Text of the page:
Kenneth Koch: The Pleasures of Peace and Other Poems (New York: Grove Press, 1969) Close Readings and annotations of poems September 1997 in preparation for In the Process of Poetry: The New York School and the Avant-Garde (Bucknell UP, 2001) Kenneth Koch “Sleeping with Women,” 11-17 · these poems really need to be seen up against the restricted stanzaic forms that Ashbery is using at the time like the sestina and the canzone for in a sense they are the base level of the duality of the avant-garde poetic process that is they are seemingly random and without form with Koch really throwing into his lines anything that occurs to him at this time which is presumably spent in Italy on the Fullbright, but at each stage the possibility of total freedom is restricted by the obsessive repetition of the refrain “sleeping with women.” This refrain does not work like rhyme as I feel one of the key aspects of rhyme is to final phonetic similarities in diverse signs so as to set up new

Kenneth Koch, The Art of Love Annotations

Kenneth Koch: The Art of Love (New York: Random House, 1975) Close Readings and annotations of poems in preparation for In the Process of Poetry: The New York School and the Avant-Garde (Bucknell UP, 2001) Kenneth Koch “The Art of Poetry,” 23-45 · these poems, these art of poems, are then an aspect of the thetic realm of language and thus I need to go back into the end of the Kristeva to look again at what she is trying to say about LautrĂ©amont’s “Poems,” in respect to how this undermines the thetic aspect of poetry. Further what needs to be said then is that to a degree this collection is not a collection of poems at all but really a statement on aesthetics. Thus “The Circus,” is really an investigation of poetry’s relation to itself and yet also the world and “A Few General Instructions,” whilst a kind of manual for living, relates directly to poetry because of the close proximity of his poetry to his living. · possibly this work has a lot in common with his teach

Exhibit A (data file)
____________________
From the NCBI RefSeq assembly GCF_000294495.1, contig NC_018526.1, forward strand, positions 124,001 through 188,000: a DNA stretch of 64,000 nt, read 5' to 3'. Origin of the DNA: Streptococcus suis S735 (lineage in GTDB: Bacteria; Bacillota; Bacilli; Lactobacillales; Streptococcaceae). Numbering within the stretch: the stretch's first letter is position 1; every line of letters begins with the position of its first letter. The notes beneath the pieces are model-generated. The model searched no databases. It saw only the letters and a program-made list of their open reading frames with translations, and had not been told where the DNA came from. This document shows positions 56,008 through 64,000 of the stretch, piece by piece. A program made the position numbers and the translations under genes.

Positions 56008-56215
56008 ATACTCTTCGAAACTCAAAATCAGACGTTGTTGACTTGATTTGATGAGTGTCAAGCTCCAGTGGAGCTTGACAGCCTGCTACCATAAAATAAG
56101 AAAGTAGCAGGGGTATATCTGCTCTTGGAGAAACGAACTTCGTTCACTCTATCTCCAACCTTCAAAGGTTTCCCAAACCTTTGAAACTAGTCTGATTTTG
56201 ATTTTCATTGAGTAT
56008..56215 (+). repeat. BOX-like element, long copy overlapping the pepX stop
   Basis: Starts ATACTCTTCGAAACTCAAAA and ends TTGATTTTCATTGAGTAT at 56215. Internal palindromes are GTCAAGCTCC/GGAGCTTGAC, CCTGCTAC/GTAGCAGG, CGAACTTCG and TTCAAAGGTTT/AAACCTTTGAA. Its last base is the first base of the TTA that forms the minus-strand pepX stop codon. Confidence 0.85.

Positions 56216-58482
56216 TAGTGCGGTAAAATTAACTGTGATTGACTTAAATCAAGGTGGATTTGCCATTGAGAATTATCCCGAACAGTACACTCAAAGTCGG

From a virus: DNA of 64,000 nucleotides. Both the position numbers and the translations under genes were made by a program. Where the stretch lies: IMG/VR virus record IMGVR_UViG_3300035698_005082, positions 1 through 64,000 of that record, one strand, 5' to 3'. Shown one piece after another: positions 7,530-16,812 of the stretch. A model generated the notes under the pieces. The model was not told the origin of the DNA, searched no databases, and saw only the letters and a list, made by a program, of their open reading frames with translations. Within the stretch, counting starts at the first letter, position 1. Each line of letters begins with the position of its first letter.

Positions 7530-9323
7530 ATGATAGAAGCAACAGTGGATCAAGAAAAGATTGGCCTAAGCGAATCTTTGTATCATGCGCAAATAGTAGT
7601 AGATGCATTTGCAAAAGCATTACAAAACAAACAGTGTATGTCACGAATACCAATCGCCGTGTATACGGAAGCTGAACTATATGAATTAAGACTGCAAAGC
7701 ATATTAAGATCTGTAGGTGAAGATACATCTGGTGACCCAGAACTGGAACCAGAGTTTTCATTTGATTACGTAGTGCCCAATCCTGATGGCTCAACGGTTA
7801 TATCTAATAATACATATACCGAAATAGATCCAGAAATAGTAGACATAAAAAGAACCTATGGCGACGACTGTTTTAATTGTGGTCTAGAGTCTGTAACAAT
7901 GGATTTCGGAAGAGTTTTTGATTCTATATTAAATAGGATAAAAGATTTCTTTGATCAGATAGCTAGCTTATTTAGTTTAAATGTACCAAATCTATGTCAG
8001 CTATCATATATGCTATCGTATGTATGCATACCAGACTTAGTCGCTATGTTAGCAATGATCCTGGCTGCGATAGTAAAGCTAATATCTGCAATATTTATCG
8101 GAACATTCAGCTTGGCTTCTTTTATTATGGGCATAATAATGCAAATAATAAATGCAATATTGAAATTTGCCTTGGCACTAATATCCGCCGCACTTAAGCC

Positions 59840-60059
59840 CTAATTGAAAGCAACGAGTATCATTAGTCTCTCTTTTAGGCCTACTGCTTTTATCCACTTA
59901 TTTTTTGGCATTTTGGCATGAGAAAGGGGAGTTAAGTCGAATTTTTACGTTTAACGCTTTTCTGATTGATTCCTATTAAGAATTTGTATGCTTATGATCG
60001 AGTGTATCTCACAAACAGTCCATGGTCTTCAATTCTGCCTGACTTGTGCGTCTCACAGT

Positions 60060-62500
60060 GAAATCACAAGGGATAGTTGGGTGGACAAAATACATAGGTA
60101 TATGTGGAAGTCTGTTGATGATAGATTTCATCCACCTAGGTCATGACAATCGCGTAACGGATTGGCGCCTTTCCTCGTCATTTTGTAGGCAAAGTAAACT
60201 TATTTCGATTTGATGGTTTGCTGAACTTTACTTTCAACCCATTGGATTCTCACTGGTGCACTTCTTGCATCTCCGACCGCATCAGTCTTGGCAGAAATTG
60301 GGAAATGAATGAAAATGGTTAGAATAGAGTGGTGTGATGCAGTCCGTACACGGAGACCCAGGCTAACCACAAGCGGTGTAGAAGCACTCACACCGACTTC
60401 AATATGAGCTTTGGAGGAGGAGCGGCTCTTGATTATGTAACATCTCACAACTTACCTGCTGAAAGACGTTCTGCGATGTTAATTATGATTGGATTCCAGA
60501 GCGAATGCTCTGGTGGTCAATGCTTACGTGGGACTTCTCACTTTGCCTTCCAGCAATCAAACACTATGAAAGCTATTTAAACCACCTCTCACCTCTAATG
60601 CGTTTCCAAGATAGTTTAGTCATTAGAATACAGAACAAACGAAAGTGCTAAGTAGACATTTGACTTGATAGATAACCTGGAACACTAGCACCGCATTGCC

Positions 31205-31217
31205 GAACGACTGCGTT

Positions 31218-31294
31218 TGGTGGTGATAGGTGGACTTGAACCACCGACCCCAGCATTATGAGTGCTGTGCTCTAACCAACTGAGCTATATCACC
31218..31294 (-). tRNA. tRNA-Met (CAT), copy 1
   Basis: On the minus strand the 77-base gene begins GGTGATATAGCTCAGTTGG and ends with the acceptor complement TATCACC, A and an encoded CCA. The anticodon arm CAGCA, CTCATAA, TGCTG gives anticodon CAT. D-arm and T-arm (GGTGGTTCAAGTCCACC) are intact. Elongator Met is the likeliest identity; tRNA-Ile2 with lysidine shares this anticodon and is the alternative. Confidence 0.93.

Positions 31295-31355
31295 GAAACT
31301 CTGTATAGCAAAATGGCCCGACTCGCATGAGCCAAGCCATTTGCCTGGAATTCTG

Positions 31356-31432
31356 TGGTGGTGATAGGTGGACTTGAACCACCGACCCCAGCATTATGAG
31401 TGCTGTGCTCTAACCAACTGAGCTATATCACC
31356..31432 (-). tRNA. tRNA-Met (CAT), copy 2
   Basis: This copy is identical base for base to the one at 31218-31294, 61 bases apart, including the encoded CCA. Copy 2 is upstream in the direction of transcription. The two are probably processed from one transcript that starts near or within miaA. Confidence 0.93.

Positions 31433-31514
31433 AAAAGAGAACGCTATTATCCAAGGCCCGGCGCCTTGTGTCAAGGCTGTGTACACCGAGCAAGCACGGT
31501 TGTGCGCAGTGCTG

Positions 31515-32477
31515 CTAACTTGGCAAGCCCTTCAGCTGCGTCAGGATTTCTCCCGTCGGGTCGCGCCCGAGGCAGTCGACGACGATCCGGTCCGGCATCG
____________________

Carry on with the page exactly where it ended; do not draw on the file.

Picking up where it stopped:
Three more from "thirsty poems"

can you guess what it is yet? yes, it is better to hide your gift of love when first you come up to, approach, the vast body beauty is all that, and more, which you can’t encompass ...on the intrados the etchings, the aqueduct goes on its arch proliferating but neat, but on the intrados the marks, they refute all laws of construction they dispute structure claiming sovereignty for the irreducible— all we ask is that you for us grant a body... I am the sort of person who apologises to children this in and of itself must commend me to the behemoth can you guess what it is yet; slow developing like the colour of wings if you happen to be lucky with the sun, with eyes ...the arc of the intrados can not span the rift, the shrouded rift that gnaws on the ham let, the bucolic alcoholic hamlet, the extradosesque bully is also of no use— something this big can never be loved can never be lovely such a body such extra vagance whilst we muddle on with our many-breach, leaking... luvva, you built

Postmodern Poetry (5)